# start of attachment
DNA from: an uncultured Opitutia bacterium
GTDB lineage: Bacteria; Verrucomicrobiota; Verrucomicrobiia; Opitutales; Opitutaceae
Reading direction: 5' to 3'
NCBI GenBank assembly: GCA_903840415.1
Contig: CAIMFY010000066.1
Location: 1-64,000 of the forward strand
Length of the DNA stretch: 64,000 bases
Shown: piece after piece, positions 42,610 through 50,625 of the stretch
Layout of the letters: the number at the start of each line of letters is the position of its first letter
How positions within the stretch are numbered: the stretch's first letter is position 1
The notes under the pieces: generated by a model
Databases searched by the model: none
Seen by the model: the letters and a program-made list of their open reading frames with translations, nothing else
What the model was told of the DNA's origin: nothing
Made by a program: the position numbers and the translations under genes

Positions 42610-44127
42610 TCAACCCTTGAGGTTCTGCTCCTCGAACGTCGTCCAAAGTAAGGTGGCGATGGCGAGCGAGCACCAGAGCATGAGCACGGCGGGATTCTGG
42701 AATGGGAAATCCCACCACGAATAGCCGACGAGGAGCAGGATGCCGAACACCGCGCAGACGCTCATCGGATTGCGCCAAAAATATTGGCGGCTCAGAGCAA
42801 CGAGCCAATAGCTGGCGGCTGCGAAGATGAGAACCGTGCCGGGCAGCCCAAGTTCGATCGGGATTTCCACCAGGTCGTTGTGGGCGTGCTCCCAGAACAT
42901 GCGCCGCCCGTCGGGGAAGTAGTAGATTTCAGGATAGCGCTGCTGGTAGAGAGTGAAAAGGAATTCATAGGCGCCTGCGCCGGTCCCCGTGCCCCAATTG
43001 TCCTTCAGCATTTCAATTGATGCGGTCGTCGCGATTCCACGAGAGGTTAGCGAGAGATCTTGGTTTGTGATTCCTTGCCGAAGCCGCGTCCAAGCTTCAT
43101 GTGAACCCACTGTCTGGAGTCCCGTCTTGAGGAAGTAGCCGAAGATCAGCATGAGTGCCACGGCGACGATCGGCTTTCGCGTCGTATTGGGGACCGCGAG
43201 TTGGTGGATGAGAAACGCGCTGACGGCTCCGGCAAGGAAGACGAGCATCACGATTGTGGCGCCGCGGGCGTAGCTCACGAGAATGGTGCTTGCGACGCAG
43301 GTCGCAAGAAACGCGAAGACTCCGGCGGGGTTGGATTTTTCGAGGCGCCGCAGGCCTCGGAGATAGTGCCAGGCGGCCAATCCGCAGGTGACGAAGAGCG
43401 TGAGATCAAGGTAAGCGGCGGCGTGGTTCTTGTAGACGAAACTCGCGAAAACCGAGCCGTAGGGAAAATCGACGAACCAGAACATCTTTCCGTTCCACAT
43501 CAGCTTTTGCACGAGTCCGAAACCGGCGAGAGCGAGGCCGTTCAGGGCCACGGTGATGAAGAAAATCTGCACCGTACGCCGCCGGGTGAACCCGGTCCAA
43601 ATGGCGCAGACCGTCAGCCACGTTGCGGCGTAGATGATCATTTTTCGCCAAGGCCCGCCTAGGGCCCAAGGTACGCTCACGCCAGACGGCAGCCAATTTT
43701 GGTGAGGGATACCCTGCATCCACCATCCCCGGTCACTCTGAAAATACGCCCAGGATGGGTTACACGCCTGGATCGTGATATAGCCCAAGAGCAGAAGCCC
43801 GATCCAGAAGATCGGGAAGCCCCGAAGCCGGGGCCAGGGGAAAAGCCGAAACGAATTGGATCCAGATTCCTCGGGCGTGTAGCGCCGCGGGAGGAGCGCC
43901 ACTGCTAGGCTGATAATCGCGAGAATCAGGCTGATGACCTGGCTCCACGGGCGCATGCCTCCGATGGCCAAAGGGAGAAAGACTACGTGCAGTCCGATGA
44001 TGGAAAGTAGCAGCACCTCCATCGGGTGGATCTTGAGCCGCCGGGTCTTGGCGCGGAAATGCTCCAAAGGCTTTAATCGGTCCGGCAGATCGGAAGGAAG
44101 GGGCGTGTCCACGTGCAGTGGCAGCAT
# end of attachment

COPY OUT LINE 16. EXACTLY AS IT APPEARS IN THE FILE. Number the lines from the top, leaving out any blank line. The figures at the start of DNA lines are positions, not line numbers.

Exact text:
Positions 42610-44127